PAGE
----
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Tips, Stories & Articles

Jan 2

Written by: ehanczaryk
1/2/2012 12:51 PM  RssIcon

Six steps to mastering the mental game of golf

Ed Hanczaryk, CPGA, CPGA Teaching Professional

I first played golf with Dr. Joe Parent  in 1976, in upstate New York. It was a 9- hole old-style course, that circled around the state mental hospital. A fitting place to begin our now 35 year exploration into the `inner’ game of golf.

Joe went on to become one of the top 10 golf-mind coaches on the PGA tour, working with Vijay Singh, David Toms, Hunter Mahan, Kristie Kerr, and others, and he authored the best- selling books  Zen Golf and Zen Putting.

I went on to become a teaching professional; my life’s work is helping people to improve their ball-striking skills. But taking the mind out of the swing is like taking the wet out of water, and our early work began to seep back into my teaching. Joe named me as the first Certified Zen Golf Instructor in 2003.

In this series of articles,  I will pass along some of the wisdom I have gained from Dr. Joe, along with my discoveries on the relationship between swing and mind.


The six steps to improving your mental game

In each successive article, I will explore one of the following:

Step 1, Focus: Paying attention to the shot at hand

Step 2, Focus: In the moment, in your body

Step 3, Panoramic Awareness: Connecting the golfer with the target

Step 4, Letting go: Leaving your worries behind

Step 5, Bringing it to the course: No matter where you go, there you are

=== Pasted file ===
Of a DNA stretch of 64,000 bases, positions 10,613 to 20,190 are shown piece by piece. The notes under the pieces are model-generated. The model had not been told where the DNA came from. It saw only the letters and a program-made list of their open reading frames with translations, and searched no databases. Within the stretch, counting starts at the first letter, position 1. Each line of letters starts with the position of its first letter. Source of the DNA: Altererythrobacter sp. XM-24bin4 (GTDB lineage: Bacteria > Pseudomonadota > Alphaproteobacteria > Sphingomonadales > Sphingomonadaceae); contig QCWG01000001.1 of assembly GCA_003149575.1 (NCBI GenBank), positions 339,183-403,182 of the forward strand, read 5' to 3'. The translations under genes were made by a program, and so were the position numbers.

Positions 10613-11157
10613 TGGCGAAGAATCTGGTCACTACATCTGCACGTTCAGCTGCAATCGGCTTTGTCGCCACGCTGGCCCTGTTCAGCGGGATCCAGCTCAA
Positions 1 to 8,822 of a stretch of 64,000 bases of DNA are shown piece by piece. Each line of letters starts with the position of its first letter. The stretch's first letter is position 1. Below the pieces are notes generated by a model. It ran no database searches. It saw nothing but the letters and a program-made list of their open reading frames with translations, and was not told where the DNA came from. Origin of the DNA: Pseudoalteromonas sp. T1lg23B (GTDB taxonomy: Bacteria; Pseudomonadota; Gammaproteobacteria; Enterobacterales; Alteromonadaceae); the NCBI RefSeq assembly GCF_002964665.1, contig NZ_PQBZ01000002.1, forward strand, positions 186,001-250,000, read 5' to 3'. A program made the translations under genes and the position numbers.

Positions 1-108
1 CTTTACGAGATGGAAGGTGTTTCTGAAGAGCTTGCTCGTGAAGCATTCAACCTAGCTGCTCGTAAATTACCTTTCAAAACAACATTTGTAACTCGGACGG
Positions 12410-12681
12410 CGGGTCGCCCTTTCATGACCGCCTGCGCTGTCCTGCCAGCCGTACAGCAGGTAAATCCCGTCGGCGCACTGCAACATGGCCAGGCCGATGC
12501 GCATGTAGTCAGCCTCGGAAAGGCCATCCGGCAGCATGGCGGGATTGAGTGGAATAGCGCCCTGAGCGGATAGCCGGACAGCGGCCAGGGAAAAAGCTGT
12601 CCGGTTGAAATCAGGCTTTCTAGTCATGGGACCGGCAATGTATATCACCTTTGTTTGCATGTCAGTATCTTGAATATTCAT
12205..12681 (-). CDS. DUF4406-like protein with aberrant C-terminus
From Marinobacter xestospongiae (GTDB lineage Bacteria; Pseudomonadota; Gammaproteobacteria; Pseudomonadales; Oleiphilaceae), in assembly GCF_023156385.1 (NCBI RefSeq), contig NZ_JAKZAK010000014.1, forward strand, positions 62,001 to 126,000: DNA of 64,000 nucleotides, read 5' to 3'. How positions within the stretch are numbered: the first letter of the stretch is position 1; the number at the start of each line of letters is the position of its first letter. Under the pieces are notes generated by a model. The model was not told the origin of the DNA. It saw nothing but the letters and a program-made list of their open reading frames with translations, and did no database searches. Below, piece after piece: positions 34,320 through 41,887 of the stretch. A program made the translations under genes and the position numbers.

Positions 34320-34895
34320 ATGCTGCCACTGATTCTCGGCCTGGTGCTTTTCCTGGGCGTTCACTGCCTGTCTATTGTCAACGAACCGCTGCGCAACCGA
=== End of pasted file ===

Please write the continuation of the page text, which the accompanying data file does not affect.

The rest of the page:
Step 6, Winter training: Turning the off- season into a positive

I want to be clear at the beginning; I am not a psychologist, I am not a preacher, and I am not a Sensei. I am looking at the mind game through the eyes of a CPGA teaching professional.

Failing better

It took Thomas Edison 1000 attempts before he invented the light bulb. You could say he failed 999 times, but that’s not how he looked at it. Edison felt each mistake brought him one step closer to his goal.

`Try again, fail again, fail better’

Samuel Becket

Developing a strong inner game is not easy; if it were, we would all be in the zone all the time. Some people take failure personally, `I am a failure’. That attitude will stop you in your tracks. Other people, like Edison, use their mistakes, learn from them, and continually move forward. That is the attitude that will foster success.


Opposing Forces in your Swing
Sometimes it IS a game of perfect
Try harder Illusion
Illusion #1, On Stage
Golf's Illusions
Open Focus
Greatness in Golf
Six Steps to a Strong Mental Golf Game
At a Teaching Workshop: Stan Utley
At a Teachinhg Workshop: Aim Point Green Reading

The POWER TOWEL...hit it a mile

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